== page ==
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The Biden administration announced the new policy after a handful of states, most of them with low vaccination rates, accounted for nearly three-fourths of orders for the Covid-19 monoclonal antibody treatment.
Some states could see reductions in the availability of an antibody treatment for Covid-19 after the Biden administration announced that it would take over distribution of the medication, a move officials said was necessary after a handful of states with low vaccination rates were vacuuming up the majority of available doses.
Health departments could previously purchase the monoclonal antibody treatment directly, in whatever quantity they deemed necessary. The new distribution process, which began last week, removes that option, granting federal health officials the authority to cap the number of doses sent each week to states and territories based on each area’s case count, hospital capacity and treatment usage. Once the doses are shipped, state-level health departments will decide which localities receive the drugs, the U.S. Department of Health and Human Services said.
“The increased incidence of the Delta variant of SARS-CoV-2 has caused a substantial surge in the utilization of monoclonal antibody drugs, particularly in areas of the country with low vaccination rates,” Health and Human Services said in a statement. “HHS is committed to helping ensure consistent availability of these critical drugs for current and future patients in all geographic areas of the country.”
“State and territorial health departments know best where product is needed in their areas,” the department added. “Transitioning to a state/territory-coordinated distribution system gives health departments maximum flexibility to get these critical drugs where they are needed most.”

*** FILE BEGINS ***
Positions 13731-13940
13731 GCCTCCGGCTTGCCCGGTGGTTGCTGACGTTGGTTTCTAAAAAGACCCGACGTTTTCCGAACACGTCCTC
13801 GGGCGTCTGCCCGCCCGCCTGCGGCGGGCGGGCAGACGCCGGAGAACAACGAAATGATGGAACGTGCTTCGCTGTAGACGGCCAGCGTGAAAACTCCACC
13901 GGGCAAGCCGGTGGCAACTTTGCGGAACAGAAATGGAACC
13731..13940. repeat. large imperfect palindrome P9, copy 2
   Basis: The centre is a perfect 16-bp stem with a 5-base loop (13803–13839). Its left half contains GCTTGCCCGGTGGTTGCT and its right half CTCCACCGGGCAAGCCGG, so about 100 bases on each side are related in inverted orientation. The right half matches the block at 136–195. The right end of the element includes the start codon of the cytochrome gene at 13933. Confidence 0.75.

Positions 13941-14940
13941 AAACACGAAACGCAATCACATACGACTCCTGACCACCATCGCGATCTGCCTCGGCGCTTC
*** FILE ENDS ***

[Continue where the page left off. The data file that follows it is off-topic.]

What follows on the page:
At least one Republican governor criticized the change, and officials in other states warned that some people who were banking on receiving the treatment might now find it in short supply.
As of Sept. 10, states had received a total of 2.17 million monoclonal antibody doses, according to federal data. Seven states—Alabama, Florida, Georgia, Louisiana, Mississippi, Tennessee and Texas—accounted for roughly 70% of those orders. Among that group, only Texas and Florida have vaccinated at least 50% of their overall populations, according to data from the Centers for Disease Control and Prevention.
“Given this reality, we must work to ensure our supply of these life-saving therapies remains available for all states and territories, not just some," an HHS spokesman told CNN.
The treatment therapy consists of lab-created antibodies engineered to fight a specific type of infection, including Covid-19. Those antibodies act similarly to the ones created by the body’s immune system, attacking the virus to boost immune response in patients who are already sick, helping them heal while hopefully reducing the severity of their symptoms. Unlike a vaccine, the treatment does not teach the body to create its own antibodies and will not help stave off future infections, according to HHS.